The child’s first night at home with just a sitter
Renders him inconsolable and bitter
At how unalterably time drags on.
There’s more, though, than his parents being gone,
That hurts—but all he can articulate
Are cries, and all that he can do is wait.
Next day, a doctor marks a line to cut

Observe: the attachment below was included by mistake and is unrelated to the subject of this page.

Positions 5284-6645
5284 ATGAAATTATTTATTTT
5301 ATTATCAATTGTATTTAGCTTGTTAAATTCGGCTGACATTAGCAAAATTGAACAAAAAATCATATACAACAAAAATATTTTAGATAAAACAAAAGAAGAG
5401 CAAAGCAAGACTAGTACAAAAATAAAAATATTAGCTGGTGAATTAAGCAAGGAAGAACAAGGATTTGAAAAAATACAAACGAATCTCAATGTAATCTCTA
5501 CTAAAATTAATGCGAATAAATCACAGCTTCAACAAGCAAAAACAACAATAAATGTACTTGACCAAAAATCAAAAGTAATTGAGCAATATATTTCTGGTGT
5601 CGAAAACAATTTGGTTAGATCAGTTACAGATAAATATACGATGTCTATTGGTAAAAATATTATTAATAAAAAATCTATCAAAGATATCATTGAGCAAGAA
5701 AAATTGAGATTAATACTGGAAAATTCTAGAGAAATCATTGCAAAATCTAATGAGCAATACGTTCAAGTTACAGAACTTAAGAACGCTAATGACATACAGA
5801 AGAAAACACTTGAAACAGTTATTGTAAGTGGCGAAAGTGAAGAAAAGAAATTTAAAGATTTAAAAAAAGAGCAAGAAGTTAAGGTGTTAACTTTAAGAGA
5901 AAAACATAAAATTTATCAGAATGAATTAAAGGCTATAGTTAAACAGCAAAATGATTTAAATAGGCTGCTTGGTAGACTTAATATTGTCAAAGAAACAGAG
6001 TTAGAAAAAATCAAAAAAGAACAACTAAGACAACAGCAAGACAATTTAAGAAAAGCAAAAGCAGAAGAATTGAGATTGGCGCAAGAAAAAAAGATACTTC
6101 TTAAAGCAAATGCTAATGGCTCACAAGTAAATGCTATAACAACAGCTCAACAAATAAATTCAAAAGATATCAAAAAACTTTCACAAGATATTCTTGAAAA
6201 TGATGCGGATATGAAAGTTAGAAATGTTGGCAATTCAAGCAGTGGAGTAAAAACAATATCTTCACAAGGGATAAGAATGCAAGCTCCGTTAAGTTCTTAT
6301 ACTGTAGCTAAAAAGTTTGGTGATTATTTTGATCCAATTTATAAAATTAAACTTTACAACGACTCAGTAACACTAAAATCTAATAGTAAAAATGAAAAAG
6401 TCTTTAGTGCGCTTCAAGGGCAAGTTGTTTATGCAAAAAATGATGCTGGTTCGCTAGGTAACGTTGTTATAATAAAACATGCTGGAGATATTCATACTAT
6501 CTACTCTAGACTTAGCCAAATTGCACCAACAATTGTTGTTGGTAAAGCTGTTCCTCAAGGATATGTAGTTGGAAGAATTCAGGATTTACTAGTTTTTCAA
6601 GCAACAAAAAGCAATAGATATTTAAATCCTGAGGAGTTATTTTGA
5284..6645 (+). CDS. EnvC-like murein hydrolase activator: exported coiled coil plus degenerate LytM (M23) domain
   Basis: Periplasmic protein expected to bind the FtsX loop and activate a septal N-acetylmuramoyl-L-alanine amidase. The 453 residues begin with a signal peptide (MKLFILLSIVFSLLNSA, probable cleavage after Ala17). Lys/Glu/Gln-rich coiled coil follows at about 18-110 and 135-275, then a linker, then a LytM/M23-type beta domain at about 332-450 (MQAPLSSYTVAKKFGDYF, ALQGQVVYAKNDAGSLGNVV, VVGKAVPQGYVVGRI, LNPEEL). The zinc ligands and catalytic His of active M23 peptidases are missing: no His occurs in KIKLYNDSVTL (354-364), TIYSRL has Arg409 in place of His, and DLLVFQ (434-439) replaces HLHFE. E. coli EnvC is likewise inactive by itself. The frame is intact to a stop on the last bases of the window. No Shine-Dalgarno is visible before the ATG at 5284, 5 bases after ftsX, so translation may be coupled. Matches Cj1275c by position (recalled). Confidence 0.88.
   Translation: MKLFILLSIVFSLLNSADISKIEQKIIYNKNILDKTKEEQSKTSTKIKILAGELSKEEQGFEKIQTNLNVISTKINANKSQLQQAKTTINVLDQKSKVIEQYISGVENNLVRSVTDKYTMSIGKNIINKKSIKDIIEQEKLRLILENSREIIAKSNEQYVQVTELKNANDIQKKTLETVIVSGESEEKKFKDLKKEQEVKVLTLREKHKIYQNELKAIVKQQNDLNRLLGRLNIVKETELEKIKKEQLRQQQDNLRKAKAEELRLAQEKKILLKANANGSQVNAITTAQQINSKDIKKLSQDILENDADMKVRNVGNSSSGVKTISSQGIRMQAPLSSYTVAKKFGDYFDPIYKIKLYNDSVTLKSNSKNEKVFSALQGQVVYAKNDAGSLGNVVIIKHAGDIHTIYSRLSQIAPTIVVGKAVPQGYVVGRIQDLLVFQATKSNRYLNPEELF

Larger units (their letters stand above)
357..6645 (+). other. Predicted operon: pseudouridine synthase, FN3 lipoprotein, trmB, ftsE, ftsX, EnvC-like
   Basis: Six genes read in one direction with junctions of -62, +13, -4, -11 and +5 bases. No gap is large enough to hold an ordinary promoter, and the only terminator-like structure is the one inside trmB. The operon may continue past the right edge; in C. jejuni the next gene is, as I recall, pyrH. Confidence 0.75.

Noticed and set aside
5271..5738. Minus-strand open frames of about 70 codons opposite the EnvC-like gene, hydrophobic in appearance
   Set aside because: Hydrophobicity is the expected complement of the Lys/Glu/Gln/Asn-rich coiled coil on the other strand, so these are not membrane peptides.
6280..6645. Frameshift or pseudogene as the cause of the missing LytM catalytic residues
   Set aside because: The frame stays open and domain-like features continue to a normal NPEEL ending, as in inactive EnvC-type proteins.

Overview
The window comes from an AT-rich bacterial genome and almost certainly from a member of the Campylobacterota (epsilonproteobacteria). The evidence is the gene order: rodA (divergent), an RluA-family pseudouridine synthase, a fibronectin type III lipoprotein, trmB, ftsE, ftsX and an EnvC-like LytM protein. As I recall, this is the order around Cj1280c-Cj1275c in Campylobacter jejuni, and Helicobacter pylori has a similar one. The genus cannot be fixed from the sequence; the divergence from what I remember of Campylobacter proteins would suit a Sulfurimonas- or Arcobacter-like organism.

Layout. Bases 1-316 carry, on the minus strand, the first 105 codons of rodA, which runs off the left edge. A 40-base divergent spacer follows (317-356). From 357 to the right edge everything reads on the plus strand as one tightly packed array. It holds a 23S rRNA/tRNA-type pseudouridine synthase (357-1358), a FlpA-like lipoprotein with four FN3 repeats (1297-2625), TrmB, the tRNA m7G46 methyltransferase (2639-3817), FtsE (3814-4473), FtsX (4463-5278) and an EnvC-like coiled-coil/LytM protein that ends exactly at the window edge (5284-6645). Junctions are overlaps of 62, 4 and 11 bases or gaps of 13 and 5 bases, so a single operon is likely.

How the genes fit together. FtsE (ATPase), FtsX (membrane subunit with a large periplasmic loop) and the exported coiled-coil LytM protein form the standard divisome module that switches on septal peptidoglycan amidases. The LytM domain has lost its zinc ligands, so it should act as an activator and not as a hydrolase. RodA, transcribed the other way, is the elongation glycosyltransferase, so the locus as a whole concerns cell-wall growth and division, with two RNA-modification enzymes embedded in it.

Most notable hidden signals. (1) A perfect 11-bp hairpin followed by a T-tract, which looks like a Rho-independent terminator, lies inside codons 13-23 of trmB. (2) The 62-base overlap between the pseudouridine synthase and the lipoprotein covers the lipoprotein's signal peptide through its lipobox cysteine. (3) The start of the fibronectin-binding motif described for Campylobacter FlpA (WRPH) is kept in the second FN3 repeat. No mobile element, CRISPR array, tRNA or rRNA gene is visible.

His flesh and mend the rent inside his gut.
His senses mark new memories: the reek
Of gas-mask rubber as slurred voices speak;
A stranger’s calming hands; his mother’s heels
Tapping away in spite of his appeals.
Later in life, his wife will read a theory
That love is learned by being loved, then query,
“How did you learn if love was just a show,
Mere words, with them?” And he’ll confess, “That’s so—
But when they feared, that time, I might not heal,
Perhaps they loved me for a time for real.”